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While OptiSolar, the solar photovoltaic startup that scored that massive deal with California utility PG&E, is remaining mum on the details of its technology, the company did confirm with us that it expects its solar power plant in Sarnia, Ontario, to start producing power before the end of the year — that’s within a 10 week or so window. This is the first of six, 10 MW solar farms that the company plans to build and it is the first installation of OptiSolar’s technology.
We met up with Alan Bernheimer, OptiSolar’s V-P of corporate communications, this week at the Solar Power International conference in San Diego, where he told us that construction of this first phase of the Sarnia farm will likely be completed in early 2009. The company has a broader contract to sell more than 200 MW of power to Ontario Power Authority.
After Sarnia, OptiSolar will get cracking on its Topaz solar plant, in San Luis Obispo County, Calif., which looks to be the largest photovoltaic utility deal around with 550 MW. Construction on Topaz is planned to start in 2010, electricity generation could start in 2011, and the plant could be finished by 2013.
Bernheimer says the company isn’t worried about the financial turmoil as of late as the company won’t be raising financing to build its Topaz plant for another 12-18 months. OptiSolar appears to have already raised enough cash — reportedly close to $200 million — though it won’t comment on its financing. More important than the credit crunch, Bernheimer says was congress passing the renewable energy tax credits, which the entire industry is relieved about. Bernheimer noted that even their utility partner PG&E was concerned about that.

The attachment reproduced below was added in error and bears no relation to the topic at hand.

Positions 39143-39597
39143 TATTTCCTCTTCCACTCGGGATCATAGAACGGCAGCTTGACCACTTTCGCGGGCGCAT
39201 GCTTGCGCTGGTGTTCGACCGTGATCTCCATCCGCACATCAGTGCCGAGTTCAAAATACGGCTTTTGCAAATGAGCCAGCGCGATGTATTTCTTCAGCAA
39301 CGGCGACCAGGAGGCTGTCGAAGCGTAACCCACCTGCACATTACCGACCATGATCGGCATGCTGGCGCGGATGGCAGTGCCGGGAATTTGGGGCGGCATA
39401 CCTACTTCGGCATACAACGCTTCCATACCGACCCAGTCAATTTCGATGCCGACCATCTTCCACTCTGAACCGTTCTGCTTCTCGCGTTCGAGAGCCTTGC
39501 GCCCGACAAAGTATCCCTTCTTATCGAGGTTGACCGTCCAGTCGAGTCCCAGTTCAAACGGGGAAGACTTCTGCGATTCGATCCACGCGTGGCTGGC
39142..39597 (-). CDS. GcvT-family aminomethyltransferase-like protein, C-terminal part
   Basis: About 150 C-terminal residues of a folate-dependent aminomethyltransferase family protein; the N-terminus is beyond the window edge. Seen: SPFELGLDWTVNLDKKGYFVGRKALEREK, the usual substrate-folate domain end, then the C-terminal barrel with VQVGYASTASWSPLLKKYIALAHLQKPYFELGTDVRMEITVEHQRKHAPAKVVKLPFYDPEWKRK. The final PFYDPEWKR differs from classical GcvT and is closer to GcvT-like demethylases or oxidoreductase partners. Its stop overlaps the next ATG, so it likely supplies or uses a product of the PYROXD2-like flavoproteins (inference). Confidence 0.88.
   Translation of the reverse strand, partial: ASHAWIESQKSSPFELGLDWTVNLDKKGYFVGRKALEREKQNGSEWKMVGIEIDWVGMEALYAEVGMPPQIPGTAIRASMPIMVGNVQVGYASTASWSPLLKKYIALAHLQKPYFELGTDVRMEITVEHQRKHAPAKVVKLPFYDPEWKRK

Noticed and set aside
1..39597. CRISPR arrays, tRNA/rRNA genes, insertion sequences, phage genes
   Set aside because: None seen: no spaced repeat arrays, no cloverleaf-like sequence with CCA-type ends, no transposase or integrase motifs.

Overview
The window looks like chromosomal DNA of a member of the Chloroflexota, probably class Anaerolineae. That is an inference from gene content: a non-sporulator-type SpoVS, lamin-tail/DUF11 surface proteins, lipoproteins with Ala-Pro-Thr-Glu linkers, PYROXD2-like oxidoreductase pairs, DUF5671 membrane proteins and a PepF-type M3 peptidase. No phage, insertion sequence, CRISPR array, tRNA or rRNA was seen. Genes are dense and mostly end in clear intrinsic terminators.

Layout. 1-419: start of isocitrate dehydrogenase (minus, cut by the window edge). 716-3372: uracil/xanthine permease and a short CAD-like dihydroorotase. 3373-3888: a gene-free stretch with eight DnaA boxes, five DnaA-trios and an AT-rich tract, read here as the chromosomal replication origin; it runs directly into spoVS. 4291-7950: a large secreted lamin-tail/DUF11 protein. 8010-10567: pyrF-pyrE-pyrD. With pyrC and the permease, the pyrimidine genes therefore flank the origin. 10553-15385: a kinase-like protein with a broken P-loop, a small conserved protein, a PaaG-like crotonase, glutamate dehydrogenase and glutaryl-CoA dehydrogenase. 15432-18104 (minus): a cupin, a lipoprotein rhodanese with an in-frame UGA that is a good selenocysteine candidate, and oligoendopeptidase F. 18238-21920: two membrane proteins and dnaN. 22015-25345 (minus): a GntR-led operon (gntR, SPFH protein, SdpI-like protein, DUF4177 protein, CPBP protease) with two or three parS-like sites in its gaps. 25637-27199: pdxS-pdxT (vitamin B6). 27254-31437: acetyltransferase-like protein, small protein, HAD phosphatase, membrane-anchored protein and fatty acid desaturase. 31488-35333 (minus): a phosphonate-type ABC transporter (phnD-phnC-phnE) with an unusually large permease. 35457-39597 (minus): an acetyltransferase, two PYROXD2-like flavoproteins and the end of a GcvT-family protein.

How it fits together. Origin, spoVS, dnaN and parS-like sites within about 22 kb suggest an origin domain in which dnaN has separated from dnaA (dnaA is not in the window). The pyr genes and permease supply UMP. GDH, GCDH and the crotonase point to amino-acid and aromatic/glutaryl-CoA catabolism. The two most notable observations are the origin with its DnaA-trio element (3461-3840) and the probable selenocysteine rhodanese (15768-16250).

So what makes OptiSolar so special that it snagged a historic deal in the face of a lot of competition? We’re still not sure, but Bernheimer says their ability to produce their thin film photovoltaics at a low cost comes from “automated manufacturing,” and vertical integration of the company — including everything from installer to manufacturer. “PV is going to become a commodity product, you can’t win on just technology alone,” says Bernheimer. Neither OptiSolar, nor PG&E, will divulge the pricing of the power purchase agreement.
Large solar manufacturers adding installation and even financing arms is a long time trend. SunPower bought PowerLight back in 2006, and First Solar bought Ted Turner’s solar installer company Turner Renewable Energy, renamed DT Solar, back in 2007.
OptiSolar will soon turn on its first solar generation farm and will ramp up production of its solar gear with a new factory in Sacramento. The company says its one-million-square-foot Sacramento plant, which will go under construction in early 2009, and will be the largest PV manufacturing plant in North America when constructed with a capacity of 600 MW per year. The city of Sacramento seems happy about the plan, and is deferring certain taxes for OptiSolar, while the plant will offer close to 1,000 jobs when it is built in about 3 years time.